In an alternate universe, the game Skiing Yeti Mountain is what Dudeski ($1.99) would be. You control a pixelly skiier traveling down a mountain, slaloming around points to keep going, as if you miss one, you fail the level. The game is centered around many short levels, where you’re trying to get to the end of the lvel as quickly as possible to get gold medals. You level up, and can earn new skiing outfits by doing well. It gets challenging as you have to learn to carve and skid to make slalom turns, and to get down the level fast enough to earn the gold. You either use swipes or a thumb-sliding control scheme to maneuver. The game also quickly starts to throw in new wrinkles, like cliffs you have to jump off of in such a way to go the right direction around the slalom. It’s a game that will really start to throw some clever challenges your way.
What strikes me about Skiing Yeti Mountain is that while it’s different from Dudeski, another game about skiing down a mountain, it’s actually kind of spookily similar. I got to play Dudeski very early on in its development, and it resembles something a bit more like this: more segmented on levels, and featuring skiing physics meant to resemble realistic ones, at least as far as things like carving to control speed goes. But Dudeski went an entirely different direction based on feedback. Static Oceans’ Benedict Fritz was finding that people weren’t enjoying the game when it was more of a level-based game centered around actual skiing mechanics. So he ditched trying to make the skiing feel realistic, and revamped the structure of the game to be something with a bit more of a Spelunky influence, in that you can start from the beginning but work from checkpoints to reach your goal. And there are rewards for doing so.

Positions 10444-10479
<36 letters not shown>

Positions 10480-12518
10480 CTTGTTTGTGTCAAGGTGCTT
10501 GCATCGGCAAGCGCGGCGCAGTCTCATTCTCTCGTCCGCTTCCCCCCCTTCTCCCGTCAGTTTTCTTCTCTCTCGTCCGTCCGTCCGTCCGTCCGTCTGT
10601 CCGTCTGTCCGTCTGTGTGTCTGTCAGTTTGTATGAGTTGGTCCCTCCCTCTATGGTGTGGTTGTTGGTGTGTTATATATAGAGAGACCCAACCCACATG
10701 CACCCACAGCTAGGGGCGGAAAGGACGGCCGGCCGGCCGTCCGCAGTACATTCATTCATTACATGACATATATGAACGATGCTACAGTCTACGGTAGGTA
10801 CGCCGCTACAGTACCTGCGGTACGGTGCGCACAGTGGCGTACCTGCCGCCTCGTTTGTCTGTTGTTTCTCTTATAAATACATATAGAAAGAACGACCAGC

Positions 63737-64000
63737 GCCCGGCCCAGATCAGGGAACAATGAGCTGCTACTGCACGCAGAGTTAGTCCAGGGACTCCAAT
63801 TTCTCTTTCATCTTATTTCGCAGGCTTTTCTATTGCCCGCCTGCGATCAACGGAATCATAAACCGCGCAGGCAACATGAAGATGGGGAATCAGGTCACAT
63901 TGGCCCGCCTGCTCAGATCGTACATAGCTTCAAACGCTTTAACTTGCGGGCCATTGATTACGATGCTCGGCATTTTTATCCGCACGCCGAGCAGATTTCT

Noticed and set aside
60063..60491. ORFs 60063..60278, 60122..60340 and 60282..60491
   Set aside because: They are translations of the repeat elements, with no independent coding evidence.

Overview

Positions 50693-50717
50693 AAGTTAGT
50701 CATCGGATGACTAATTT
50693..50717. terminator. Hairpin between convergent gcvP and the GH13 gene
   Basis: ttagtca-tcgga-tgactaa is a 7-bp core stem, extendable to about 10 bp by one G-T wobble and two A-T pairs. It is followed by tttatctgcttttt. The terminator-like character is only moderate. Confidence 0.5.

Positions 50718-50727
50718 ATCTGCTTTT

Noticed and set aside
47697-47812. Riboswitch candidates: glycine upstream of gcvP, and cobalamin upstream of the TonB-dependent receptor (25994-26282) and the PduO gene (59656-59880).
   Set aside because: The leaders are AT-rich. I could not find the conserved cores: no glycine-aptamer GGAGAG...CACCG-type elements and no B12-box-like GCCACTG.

This wasn’t necessarily a conscious decision to deviate so wildly – Dylan Bevis of Featherweight Games said that the project started as a way to mix SkiFree with something like Desert Golfing ($1.99) in being level-based. He thinks the games come from the same place, but have a different feel to them. And he’s right, because here you have simulated skiing physics to deal with. You have to make sharp turns to slalom around the courses in order to succeed. Carving back and forth will allow you to maintain your speed. You can’t, say, fall over, and you’re looking for a yeti at the bottom of the mountain, but it’s still meant to feel more like real skiing than Dudeski wound up being.
This sort of thing actually does happen elsewhere, where there’s iterations and adaptations of game concepts. But there’s at least one case where it was intentional: the games SpellTower ($2.99) and Puzzlejuice ($1.99). SpellTower released first, but it was actually inspired by Puzzlejuice. Zach Gage was talking to Asher Vollmer, who was telling him about the concept for Puzzlejuice. What Gage came up with in his mind with that concept was different from what Puzzlejuice actually was. So with Vollmer’s permission, he made his interpretation of Puzzlejuice as SpellTower. Both games share a similar DNA, but they’re different games.
So is the case with Skiing Yeti Mountain. Because it’s level-based, it’s about short-burst challenges. It’s about doing as well as you possibly can , getting below the gold medal time on individual levels, with new costume unlocks for doing well over time. Whereas Dudeski is about accomplishing a singular goal, getting to the bottom of Shred Lord Mountain, and chipping away at it. Both games involve mastering their mechanics, learning to slalom properly, and are about skiing, but Skiing Yeti Mountain is a very different game. Yet, there’s an alternate universe where Dudeski pretty much was this game. And I’m glad that this is coming together, because that concept fascinated me, and Dudeski is a mighty fine game right now, you don’t often get the question “what if?" answered quite like this.
The plan for Skiing Yeti Mountain is to be free with ads and an ad-removal IAP. Hundreds of levels are planned, and a beta on our forums should happen soon, so if you’re intrigued to play this, keep an eye out.